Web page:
Indefinable power draws great attention. Attention is not high on the agenda of orphan Cirrus Flux.
In a time when science and religion tussled endlessly for control, a divine power is found by the father of Cirrus Flux named the Breath of God. This revolutionary discovery sparks an expedition funded by the richest in London as they aspire to harness this energy. Cirrus’ dad is recruited to lead this expedition thus leaving Cirrus as an orphan after the death of his mother from childbirth. A devious mesmerist also remains in London with the acquired knowledge that a remnant of the power remains in the capital. Cirrus soon discovers that the evil is shadowing his every move and after a meeting with a fire-breathing bird, he escapes from the all-seeing eye by slipping into the back streets. Helped by the intermittent friendships of Pandora and Bottle Top, Cirrus finds a way to survive, for now. The real question for him is can he defeat the perils that await?
Following on from his excellent first novel, ‘Endymion Spring’, Matthew Skelton has continued to use the central themes of intensity and mystery. The seamless intertwining of themes, description and characterisation flaunt the skills of this upcoming author. The emotions that you experience are parallel to that of the characters, and never once is boredom considered as we follow in the shadow of Cirrus. The revelations implemented in the novel constantly revitalise the reader’s interest in the book and provide the energy to carry on reading long into the night. Aimed at anyone 11+, Skelton’s skill and fluency in writing attracts a broader range of ages where the plot and craft can both be appreciated. Matthew Skelton: name to remember.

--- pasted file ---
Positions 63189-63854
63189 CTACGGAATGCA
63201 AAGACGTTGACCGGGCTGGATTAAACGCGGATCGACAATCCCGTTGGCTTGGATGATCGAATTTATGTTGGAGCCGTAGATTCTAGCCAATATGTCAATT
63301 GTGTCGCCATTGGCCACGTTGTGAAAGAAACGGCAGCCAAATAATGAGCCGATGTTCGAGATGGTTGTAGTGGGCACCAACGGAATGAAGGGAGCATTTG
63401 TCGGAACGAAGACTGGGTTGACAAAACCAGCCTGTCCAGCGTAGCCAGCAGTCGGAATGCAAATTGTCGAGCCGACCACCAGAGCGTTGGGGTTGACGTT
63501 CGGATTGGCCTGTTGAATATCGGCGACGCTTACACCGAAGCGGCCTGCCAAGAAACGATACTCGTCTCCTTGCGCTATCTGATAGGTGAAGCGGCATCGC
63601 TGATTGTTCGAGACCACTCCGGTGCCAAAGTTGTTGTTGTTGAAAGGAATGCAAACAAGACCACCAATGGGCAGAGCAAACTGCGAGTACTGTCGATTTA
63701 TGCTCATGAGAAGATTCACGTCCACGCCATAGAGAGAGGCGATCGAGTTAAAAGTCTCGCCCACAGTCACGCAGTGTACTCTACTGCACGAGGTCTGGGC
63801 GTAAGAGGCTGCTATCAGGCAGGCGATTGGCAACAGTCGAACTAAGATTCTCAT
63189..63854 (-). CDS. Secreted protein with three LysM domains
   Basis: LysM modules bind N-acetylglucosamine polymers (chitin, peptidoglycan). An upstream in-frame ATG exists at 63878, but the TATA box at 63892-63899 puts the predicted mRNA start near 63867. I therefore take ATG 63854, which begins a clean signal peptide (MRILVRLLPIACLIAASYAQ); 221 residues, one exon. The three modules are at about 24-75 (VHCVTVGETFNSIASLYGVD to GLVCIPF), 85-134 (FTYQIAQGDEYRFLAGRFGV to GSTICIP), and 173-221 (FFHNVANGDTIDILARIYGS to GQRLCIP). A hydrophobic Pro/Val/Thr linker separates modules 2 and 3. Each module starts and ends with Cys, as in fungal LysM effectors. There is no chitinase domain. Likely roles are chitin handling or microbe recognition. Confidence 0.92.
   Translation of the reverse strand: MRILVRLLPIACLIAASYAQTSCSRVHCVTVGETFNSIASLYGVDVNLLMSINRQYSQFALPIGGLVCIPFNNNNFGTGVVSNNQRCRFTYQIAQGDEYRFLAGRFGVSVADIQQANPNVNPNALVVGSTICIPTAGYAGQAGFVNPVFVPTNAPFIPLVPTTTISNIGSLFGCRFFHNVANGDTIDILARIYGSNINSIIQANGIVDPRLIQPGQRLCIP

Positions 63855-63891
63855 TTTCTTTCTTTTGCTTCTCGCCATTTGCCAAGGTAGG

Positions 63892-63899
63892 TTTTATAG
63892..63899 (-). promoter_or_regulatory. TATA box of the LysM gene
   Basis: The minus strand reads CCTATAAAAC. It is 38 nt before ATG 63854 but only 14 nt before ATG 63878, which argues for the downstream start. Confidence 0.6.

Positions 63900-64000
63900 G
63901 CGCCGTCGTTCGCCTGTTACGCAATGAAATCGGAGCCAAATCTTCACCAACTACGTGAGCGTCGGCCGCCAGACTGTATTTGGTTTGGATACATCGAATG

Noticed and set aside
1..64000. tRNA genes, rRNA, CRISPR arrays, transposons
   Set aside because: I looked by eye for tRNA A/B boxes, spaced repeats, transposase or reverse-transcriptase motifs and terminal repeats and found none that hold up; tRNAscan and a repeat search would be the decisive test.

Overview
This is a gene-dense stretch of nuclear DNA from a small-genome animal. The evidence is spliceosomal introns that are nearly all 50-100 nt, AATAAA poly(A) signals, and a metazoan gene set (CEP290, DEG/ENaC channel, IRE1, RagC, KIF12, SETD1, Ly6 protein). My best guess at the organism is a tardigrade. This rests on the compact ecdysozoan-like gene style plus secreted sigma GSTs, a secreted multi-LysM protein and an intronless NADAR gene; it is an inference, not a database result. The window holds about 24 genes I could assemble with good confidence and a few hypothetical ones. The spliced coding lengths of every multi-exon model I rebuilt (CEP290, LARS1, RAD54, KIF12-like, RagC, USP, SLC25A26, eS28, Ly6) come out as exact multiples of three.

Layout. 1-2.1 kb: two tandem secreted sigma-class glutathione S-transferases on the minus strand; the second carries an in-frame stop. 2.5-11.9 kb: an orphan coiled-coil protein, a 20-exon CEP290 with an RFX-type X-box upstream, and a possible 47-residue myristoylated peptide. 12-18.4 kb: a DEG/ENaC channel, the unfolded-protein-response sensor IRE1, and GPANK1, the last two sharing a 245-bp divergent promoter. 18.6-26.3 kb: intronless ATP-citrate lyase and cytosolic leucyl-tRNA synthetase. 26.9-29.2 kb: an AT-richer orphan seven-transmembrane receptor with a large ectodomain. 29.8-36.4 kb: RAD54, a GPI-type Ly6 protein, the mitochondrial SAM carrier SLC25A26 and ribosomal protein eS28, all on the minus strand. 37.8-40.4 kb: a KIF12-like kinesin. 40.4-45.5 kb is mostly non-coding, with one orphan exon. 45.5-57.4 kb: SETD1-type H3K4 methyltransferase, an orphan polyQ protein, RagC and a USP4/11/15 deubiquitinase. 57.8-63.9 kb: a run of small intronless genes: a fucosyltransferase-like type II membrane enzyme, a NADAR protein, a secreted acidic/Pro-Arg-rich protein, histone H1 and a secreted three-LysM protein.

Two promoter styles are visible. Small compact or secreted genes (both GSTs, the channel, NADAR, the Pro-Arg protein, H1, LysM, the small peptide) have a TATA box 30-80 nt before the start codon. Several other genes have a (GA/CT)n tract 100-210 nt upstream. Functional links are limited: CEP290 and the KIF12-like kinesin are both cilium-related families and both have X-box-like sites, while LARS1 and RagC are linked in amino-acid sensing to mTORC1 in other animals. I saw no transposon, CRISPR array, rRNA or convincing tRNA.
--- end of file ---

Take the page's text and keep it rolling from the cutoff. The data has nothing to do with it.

By Douglas, 16